I fell in love with philosophy when, as an undergraduate at UC San Diego, I read Plato’s dialogues for the first time. I was intrigued by the types of questions put forth by Socrates and his interlocutors about the soul, justice, friendship, and love. I was equally captivated by the literary style, which conveys the excitement and drama of debating some of life’s deepest and most enriching questions. When I wanted to expand my interest in philosophy beyond Plato, I was very naturally drawn towards other philosophers from the same historical period, who were interested in similar sorts of issues and who articulated their philosophies in comparable ways. In my case, this led me towards the Upanishads and dialogues of the Buddha from India, and to the Analects of Confucius and the Zhuangzi from China. But when I wanted to learn more about them, I was disappointed to hear that my department did not offer any modules on philosophy beyond Europe and North America. I then went to India for a year and studied Indian Philosophy at the University of Delhi.
Years later, when I decided to go to graduate school, I became aware that the exclusion of non-Western philosophy from North American philosophy departments was widespread. But I was relieved to find that I could pursue the study of Indian philosophy in some Religious Studies departments. The programme that excited me the most was at SOAS in London because the entire school was focused on studying about Asia and Africa. I ended up doing my PhD there on one of my earliest philosophical interests, the Upanishads. As I was finishing, and beginning to apply for jobs, I once again was confronted with the paucity of positions in Indian or any other non-Western philosophy in Philosophy departments across the UK and North America. While I got several interviews for jobs in Religious Studies, my application never made it to a short-list for any Philosophy positions.
Why is it that philosophy programmes in the UK, Europe, and North America rarely include Indian, Chinese, Islamic, Africana, or other non-Western philosophies in their programmes? One of the main reasons is a historical Western bias against cultures that Europeans considered to be inferior. The accepted Western philosophical canon was largely formed during the colonial period and many European philosophers, such as Kant and Hume, explicitly claimed that peoples from outside of Europe were not capable of doing philosophy. Although most philosophers today would reject this view, there nevertheless is scarcely more inclusion of non-Western philosophy now than when I was an undergraduate.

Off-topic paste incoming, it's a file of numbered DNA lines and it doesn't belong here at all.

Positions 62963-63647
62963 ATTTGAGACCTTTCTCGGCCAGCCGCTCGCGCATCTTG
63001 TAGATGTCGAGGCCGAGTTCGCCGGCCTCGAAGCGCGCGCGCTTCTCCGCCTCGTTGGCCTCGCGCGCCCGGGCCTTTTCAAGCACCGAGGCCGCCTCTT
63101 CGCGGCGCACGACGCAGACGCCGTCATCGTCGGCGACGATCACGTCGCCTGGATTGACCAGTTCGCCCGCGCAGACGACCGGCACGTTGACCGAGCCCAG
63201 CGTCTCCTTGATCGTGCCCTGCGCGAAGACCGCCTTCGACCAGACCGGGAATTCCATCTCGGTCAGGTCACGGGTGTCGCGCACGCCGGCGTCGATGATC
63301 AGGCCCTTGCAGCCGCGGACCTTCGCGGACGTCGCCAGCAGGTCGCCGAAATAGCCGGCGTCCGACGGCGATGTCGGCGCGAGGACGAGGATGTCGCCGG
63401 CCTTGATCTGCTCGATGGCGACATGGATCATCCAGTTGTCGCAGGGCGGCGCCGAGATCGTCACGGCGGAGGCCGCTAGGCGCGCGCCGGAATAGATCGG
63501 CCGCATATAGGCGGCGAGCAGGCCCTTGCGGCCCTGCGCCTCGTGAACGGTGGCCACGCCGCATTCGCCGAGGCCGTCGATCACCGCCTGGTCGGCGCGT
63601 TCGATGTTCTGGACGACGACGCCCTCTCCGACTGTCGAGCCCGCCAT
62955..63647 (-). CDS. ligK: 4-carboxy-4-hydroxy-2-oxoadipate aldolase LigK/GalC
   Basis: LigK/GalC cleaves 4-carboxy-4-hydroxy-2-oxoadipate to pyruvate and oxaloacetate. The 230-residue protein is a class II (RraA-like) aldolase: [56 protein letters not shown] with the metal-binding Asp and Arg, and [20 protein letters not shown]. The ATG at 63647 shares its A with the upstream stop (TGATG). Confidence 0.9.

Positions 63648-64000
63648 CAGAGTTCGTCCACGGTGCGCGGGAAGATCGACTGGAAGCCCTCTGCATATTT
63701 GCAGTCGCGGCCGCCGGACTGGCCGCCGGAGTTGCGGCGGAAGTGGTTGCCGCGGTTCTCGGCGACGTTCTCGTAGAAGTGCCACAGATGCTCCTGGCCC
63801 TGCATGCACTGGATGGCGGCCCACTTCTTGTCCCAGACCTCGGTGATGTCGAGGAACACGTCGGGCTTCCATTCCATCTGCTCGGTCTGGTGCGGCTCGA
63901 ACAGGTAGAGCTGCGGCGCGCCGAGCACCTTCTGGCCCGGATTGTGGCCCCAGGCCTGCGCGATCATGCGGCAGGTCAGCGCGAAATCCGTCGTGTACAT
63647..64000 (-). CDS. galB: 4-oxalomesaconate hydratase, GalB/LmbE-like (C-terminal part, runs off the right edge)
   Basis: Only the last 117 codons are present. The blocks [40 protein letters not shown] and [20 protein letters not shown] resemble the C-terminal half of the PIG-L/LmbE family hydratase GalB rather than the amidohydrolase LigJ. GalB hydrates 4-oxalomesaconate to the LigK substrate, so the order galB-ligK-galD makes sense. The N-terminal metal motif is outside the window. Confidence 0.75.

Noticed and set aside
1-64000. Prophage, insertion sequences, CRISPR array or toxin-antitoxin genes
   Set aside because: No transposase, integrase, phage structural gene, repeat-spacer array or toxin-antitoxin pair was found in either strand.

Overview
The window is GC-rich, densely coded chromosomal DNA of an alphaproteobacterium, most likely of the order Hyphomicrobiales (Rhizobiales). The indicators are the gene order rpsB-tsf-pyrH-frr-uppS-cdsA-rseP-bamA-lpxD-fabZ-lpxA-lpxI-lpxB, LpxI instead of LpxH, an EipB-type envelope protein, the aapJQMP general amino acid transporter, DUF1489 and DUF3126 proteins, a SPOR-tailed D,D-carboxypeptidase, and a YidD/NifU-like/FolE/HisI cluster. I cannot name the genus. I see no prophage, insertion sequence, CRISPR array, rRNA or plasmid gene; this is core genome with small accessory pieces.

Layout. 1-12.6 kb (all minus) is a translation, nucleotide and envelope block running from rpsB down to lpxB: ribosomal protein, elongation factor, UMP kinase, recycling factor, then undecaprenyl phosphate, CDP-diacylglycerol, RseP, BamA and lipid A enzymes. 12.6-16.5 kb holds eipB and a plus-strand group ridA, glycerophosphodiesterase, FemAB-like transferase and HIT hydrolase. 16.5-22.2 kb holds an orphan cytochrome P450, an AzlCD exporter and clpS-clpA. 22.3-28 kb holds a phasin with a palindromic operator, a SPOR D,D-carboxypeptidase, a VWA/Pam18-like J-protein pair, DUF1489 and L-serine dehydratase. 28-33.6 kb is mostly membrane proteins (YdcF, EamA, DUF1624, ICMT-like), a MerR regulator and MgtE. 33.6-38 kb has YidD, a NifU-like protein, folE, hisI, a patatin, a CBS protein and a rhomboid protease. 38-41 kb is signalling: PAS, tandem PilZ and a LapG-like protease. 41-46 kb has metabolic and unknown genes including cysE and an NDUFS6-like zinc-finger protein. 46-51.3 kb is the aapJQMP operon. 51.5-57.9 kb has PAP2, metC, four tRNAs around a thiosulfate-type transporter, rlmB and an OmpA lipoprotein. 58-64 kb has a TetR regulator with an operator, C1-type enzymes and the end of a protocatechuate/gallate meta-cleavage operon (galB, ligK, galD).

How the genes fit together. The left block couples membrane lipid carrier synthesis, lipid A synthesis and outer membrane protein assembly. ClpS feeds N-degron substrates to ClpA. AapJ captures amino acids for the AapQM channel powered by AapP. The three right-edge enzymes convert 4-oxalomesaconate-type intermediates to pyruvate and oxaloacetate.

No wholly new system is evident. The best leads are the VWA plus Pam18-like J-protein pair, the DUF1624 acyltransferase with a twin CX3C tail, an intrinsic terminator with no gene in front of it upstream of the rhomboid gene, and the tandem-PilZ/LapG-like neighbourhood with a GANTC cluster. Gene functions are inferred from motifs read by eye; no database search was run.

non-Western philosophies should not be treated like mere artefacts, but rather be engaged with as sources that discuss philosophical issues that matter
Considering the lack of representation of non-Western philosophies in universities in the UK, Europe, and North America, it is not surprising that recent student-led movements, such as ‘Decolonising the Curriculum’ and ‘Why Is My Curriculum White’ have demanded that Philosophy programmes include more philosophy from other parts of the world. Importantly, however, the process of de-colonising philosophy is not only about inclusion. Just as important is challenging and subverting philosophy’s Western-centric hegemonic concepts, including the concept of philosophy itself. Moreover, non-Western philosophies should not be treated like mere artefacts, but rather be engaged with as sources that discuss philosophical issues that matter. This is how I approached Indian philosophy in my recent book In Dialogue with the Mahābhārata, which examines the text’s philosophical implications by paying attention to the centrality of dialogue. My book argues that by paying attention to how characters make arguments and how their debates with their interlocutors unfold, we can better appreciate the Mahābhārata’s philosophical significance and its potential contribution to debates in comparative philosophy today.
As we expand our curriculum, however, we cannot expect philosophies from other parts of the world and different historical contexts to look like Analytic or Continental philosophy. Rather, as we include a wider range of sources, we also have to broaden our understanding of what philosophy is and expand our methodologies for how to engage with philosophical material. De-colonising philosophy, then, is not the mere inclusion of non-Western sources, but also requires an ongoing commitment to questioning what philosophy is, how it is practiced, and who is included and not included. These are some of the issues I hope to address next year in my new 2nd year module Decolonising Philosophy. Two other modules I hope to develop in the coming years are Women and Philosophy in the Ancient World and Philosophy and Literature in the Ancient World. All three of these modules are part of an ongoing attempt to approach global philosophy with a critical and comparative perspective. In addition to analysing concepts, this approach examines the modalities of philosophy, paying attention to topics such as genre, gender, embodied practices, and institutions. Such modalities, I would argue, are less Western-centric starting points for critical-comparative analyses and can foster a more dialogic engagement between different philosophical traditions.
Senior Lecturer at Lancaster University